Hello,pboh wrote: ↑Thu Nov 14, 2019 3:52 pmThank you so much for the detail around your solution and the other examples throughout this thread as well!
I bought a 4B+ 2GB to use as a NAS as well, and after spending some time with OMV and other app-based/ish solutions settled on using native functionality in the OS (SAMBA, mdadm-driven RAID, NFS, etc.) and pushing the complexity to the client side. All this is working out quite nicely (and speedily); however, the aesthetics are terrible.
The only way I could find to get maximum speed out of the USB3.0 ports was to use 4 separate SATA-to-USB adapters, which means I have 4 loose SSDs velcro'd together running to a USB3.0 hub (where, obviously, the Pi is also connected). I know there are many other threads around which enclosures/adapters work well with UAS and which must be used with quirks to use 'usb-storage' instead, so I'll try to avoid the I-used-this-then-that list . The only price-reasonable 4-bay SATA to USB enclosure I could find was https://www.amazon.com/gp/product/B0711 ... UTF8&psc=1 (I hope it's ok to post links?). However, I couldn't ever get it enabled with UAS and its performance was far inferior to the four separate drivers/adapters as mentioned above.
In your post, you show a Hotway 4-bay enclosure. I was curious if you would mind confirming it's able to use UAS functionality and perhaps provide any benchmarking? If it's able to make full use of the USB3.0 ports, you've just got them another buyer . Also, you mention it's "non RAID". I checked the website and there are RAID versions; however, does this mean hardware RAID vs. software RAID? In other words, would I be able to use the same Hotway you're using and just create RAID with mdadm provided the OS sees JBOD?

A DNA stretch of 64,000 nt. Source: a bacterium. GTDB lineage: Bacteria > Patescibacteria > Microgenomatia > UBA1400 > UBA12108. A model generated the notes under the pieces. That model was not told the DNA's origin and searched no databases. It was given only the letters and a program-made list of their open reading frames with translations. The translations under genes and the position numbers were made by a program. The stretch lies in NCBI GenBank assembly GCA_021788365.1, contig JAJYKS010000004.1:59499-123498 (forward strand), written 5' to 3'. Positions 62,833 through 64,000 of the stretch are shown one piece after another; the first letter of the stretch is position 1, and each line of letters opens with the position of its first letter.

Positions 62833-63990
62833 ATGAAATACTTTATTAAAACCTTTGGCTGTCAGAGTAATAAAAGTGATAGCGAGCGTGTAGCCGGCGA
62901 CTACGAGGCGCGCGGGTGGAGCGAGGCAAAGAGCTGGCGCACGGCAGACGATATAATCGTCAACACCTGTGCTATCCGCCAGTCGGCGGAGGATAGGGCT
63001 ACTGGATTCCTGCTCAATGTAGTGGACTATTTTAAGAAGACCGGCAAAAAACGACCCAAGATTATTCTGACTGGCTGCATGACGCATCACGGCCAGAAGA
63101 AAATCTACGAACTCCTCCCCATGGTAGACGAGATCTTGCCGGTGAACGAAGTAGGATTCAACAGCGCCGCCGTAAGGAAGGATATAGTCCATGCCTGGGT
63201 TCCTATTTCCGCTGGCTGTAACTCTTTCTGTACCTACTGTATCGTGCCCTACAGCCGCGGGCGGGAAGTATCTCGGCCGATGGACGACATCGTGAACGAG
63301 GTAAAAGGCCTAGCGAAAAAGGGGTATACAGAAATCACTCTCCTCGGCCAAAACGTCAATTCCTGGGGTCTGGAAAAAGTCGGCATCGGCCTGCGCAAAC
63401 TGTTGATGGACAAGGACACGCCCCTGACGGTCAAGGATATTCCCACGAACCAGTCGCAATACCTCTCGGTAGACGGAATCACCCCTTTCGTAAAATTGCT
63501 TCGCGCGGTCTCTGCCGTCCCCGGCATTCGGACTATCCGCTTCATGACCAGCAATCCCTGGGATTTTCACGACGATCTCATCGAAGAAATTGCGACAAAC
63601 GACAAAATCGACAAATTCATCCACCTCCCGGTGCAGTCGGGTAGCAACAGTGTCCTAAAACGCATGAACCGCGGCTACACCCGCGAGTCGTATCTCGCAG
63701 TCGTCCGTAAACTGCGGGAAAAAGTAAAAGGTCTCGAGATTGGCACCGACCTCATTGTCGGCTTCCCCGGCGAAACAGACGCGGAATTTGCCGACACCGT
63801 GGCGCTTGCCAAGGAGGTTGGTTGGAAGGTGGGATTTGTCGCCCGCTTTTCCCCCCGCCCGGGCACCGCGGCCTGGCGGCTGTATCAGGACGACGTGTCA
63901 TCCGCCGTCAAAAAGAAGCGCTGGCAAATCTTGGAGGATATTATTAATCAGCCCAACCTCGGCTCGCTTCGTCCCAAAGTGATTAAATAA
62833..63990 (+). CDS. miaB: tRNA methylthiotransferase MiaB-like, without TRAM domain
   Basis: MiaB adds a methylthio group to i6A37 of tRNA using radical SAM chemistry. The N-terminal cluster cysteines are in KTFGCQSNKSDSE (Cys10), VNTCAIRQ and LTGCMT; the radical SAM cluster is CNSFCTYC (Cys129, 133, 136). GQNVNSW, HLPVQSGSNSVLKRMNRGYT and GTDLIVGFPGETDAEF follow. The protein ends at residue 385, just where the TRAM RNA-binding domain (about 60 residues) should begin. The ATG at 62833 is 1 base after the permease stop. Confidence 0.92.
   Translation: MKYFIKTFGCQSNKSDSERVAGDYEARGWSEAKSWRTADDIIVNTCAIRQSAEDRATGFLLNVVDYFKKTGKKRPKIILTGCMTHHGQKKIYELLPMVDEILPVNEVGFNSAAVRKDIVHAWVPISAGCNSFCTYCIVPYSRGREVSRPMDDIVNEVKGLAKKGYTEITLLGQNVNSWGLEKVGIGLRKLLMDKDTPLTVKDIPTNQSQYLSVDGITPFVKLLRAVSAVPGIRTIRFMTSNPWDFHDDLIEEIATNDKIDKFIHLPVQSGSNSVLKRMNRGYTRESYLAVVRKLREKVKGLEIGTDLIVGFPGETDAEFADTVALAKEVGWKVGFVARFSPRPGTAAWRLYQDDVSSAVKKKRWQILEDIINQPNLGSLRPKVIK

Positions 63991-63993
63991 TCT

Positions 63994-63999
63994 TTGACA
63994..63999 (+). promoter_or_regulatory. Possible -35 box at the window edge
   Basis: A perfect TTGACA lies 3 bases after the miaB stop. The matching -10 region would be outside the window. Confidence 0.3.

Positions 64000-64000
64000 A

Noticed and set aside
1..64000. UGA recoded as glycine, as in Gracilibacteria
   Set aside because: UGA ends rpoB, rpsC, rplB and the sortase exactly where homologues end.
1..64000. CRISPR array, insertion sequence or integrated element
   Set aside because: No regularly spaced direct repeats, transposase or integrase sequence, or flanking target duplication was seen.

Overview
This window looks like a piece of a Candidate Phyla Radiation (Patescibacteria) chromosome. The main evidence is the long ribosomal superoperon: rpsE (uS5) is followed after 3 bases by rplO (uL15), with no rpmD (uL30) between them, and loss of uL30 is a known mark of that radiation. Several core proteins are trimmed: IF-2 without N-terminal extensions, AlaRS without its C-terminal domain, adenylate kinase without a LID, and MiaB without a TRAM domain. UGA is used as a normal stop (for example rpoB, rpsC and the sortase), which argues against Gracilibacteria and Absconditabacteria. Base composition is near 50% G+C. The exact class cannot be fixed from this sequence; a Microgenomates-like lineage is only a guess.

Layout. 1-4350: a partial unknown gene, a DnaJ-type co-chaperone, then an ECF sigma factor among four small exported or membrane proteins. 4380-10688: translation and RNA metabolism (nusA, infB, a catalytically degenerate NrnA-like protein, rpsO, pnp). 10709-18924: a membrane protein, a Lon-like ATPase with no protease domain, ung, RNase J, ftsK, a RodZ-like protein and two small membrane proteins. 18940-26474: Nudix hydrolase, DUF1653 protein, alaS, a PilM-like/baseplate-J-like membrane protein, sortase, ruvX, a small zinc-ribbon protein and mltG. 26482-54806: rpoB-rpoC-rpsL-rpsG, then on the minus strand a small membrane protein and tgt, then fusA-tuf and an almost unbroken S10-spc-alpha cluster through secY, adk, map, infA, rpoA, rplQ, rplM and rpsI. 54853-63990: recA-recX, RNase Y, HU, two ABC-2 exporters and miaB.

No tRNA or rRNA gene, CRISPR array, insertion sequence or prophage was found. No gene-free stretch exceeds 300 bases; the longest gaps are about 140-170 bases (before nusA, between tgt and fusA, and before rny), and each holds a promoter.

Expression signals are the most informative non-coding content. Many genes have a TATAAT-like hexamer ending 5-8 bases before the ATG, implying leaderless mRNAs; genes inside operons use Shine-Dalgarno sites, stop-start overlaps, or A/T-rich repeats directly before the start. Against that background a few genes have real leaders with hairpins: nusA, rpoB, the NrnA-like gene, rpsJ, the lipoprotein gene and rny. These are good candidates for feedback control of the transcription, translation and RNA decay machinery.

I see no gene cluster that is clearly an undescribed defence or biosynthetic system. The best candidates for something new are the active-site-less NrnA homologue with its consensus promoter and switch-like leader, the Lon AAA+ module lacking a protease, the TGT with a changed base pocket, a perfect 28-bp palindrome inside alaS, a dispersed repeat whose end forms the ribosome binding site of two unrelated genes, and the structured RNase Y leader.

Thanks again for this really helpful thread!
fabouille wrote: ↑Sun Jan 12, 2020 2:40 pmHello,
You are welcomed. I hope my experience will benefit other users too.
Are you using 10 Gbps lan?
My Hotway enclosure doesn't seem to be using the UAS driver. It is showing up in the terminal using the usb-storage driver.
- In terms of performance, I just tried to upload (over Wi-Fi) from my MacBook Pro to my server a 20GB file. I am getting about 115MB/s writing speed (using iStats Menu) and the file took 5 minutes to transfer. So performance seems to be consistent with what a single spin drive can deliver.
- When I will have some free time I will be unmounting the Hotway and see if I can force the UAS driver. It is supported by the Pi Board and most USB3.0 devices should have a UAS compatible controller according to what I've found online.
My version of the Hotway, if you look at my description, is the HF2-SU3S2. This enclosure doesn't have a raid controller (it cost $30 less than the HFR2-SU3S2 which comes with a RAID controller). It's kind of 4xUSB to SATA controllers connected to a hub that connects to the Pi.
There is no software RAID on the Raspberry Pi (because mass storage can only use USB on the Pi and USB is not reliable enough to be used to strip to drives in RAID).
Because I am only storing media data and backups, I didn't see any value using RAID as the current performance is sufficient for my use case.
If you need to maximise performance (although it's worth nothing that you won't do so unless you are using faster than gigabit lan), then the HFR2-SU3S2 is better for you. It comes with a hardware RAID controller that you have to setup using the onboard buttons on the enclosure. The user manual explains how to read the LED to select the RAID mode you want (0 jbod, 0,1,35,10). Once you are done, the RAID will mount as one volume on your Pi (or any computer) which you can then partition and format.
http://www.hotway.com.tw/portfolio/3-5r ... fr2-su3s2/
the image "seen" on pboh's post is actually "owned" by fabouille